The long-overdue resignation of former general Pervez Musharraf from the presidency of Pakistan may have lifted his dark shadow from the political scene, but the problems of the people of Pakistan are far from over. They are now confronted by the frightening prospect of Asif Zardari, leader of the Pakistan People’s Party (PPP), becoming the country’s president.
That the first volume of The Ascendant Qur'an, Imam Muhammad al-Asi's new tafseer of the Qur’an, would be well received inSouth Africa was never in doubt, given his great popularity within the Muslim community; what was unclear was the degree of support it would receive.
The last Friday of Ramadan each year is marked around the world as Yaum al-Quds: the Day of al-Quds. This tradition was begun by Imam Khomeini r.a. shortly after the Islamic Revolution in Iran, as an annual affirmation of the Ummah’s solidarity with the Muslims of Palestine in their struggle for the liberation of al-Quds .
For people above a certain age, there is something almost comfortingly familiar about the international politicking over Russia’s invasion of Georgia and its subsequent recognition of the ‘independence’ of the two separatist regions of South Ossetia and Abkhazia.
When US and Iraqi officials said on August 25 that they had agreed a text for the long-awaited treaty covering a full withdrawal of US troops by 2011, it should have been a major political story. The fact that it wasn’t reflects certain political realities that make the treaty virtually worthless.
If the trend of powerful political parties expiring after fifty years’ rule is anything to go by, then Malaysia’s ruling United Malays National Organisation(UMNO), in power since the country’s independence from Britain in 1957, had better be prepared.
What could have been the best chance for a lasting ceasefire in the southern Philippines was dashed last month after hostilities flared up again between government forces and a faction of the fighters belonging to the Moro Islamic Liberation Front (MILF), who have been fighting for a separate homeland for Bangsamoro Muslims.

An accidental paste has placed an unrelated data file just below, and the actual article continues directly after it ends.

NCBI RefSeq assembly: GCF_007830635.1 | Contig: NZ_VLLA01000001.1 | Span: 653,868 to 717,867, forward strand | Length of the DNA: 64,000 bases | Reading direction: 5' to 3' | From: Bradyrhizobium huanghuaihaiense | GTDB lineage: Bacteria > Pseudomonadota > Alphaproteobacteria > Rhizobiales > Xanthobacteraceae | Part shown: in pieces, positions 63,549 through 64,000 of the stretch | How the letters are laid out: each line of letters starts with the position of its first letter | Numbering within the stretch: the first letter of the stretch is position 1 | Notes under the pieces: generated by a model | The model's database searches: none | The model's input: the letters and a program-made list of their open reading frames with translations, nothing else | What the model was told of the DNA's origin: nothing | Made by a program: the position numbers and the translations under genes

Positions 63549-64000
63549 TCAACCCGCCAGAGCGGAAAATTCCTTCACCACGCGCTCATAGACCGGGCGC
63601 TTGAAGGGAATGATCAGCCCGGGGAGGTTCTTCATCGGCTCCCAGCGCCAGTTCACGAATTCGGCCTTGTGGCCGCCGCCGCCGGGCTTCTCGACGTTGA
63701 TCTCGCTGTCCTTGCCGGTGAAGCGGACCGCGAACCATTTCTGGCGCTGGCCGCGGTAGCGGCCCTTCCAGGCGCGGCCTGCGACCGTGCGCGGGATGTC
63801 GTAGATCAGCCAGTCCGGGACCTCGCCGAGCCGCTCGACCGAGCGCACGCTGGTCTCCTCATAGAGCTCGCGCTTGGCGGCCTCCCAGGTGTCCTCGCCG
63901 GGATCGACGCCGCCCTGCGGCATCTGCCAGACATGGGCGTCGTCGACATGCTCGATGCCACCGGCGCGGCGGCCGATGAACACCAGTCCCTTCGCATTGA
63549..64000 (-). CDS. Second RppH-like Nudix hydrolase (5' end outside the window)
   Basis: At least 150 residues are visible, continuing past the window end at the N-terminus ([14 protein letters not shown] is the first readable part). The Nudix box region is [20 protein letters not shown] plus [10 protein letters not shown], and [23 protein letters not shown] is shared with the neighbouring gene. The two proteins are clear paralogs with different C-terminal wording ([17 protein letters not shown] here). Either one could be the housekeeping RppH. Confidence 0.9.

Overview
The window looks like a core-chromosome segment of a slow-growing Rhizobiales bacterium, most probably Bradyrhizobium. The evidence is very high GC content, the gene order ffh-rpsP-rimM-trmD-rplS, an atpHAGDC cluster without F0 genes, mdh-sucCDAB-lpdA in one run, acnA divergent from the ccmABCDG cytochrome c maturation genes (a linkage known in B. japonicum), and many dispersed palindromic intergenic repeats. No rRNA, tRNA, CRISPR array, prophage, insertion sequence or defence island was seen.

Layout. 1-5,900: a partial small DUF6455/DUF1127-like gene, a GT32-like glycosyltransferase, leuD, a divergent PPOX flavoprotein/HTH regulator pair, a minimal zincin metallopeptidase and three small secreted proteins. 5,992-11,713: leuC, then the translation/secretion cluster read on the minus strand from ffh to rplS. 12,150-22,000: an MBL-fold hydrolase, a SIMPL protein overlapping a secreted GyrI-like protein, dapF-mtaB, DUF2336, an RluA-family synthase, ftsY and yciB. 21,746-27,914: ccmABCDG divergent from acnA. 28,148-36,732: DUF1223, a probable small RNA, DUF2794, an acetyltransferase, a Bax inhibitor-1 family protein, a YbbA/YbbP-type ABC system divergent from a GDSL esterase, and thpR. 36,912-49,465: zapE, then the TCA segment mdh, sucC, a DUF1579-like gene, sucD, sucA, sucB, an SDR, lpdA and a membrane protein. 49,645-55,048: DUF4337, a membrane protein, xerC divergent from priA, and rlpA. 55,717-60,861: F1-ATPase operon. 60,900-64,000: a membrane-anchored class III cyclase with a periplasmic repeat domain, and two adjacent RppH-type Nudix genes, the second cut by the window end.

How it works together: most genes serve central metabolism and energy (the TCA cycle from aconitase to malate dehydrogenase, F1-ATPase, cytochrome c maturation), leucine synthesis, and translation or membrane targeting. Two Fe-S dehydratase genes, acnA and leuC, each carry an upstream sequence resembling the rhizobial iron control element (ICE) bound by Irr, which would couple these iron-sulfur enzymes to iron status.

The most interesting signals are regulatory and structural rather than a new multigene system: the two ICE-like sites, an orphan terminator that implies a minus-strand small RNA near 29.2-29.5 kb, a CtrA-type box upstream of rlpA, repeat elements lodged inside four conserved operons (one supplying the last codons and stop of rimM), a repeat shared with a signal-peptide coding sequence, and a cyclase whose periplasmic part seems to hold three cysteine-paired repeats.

Algeria is no stranger to violence: Islamic groups and the armed forces engage in deadly confrontations that extend over long periods and cause huge loss of life. It is not, therefore, surprising that the recent bombing attacks – attributed to al-Qa’ida in the Islamic Maghreb (AQIM) – have led to widespread fears that the country is about to be engulfed in another civil war similar to the one in the 1990s, in which more than 150,000 people lost their lives.
When Lui Moreno-Ocampo, the prosecutor general of the International Criminal Court (ICC), filed a charge of genocide against president Omar Hasan al-Bashir on July 14, he was widely perceived as putting at risk the peace agreement already reached – and largely implemented – between North and South Sudan, and the efforts now being made to bring peace to Darfur, the conflict-ridden remote western region and the stage of the alleged genocide.
The desire for freedom that glows in people’s hearts cannot be put out, though it occasionally flickers low. It is sustained by the justice of the cause and nurtured by sweat and blood; hurdles and difficulties only strengthen a people’s resolve.
The Turkish High Court’s decision on Wednesday 30 July to not ban the ruling Justice and Development party (AKP) was hailed by some as a victory for democracy. The decision was the outcome of three days of deliberations over the case, which had first reached the court early in March.
In recent months, there has been a worrying rise in violent salafi sectarianism in the northern Lebanese port-city of Tripoli, a dangerous new development in the country’s delicate communal balance. KHALIL FADL discusses the background and potential of this trend among Lebanese Sunnis.
This year, the month of September coincides with the holy month of Ramadan. In the Seerah of the Prophet and throughout Muslim history, this has been a month of jihad and activism. Yet in the modernworld., it has become one of passivity and personal piety. FAHAD ANSARI explores this paradox.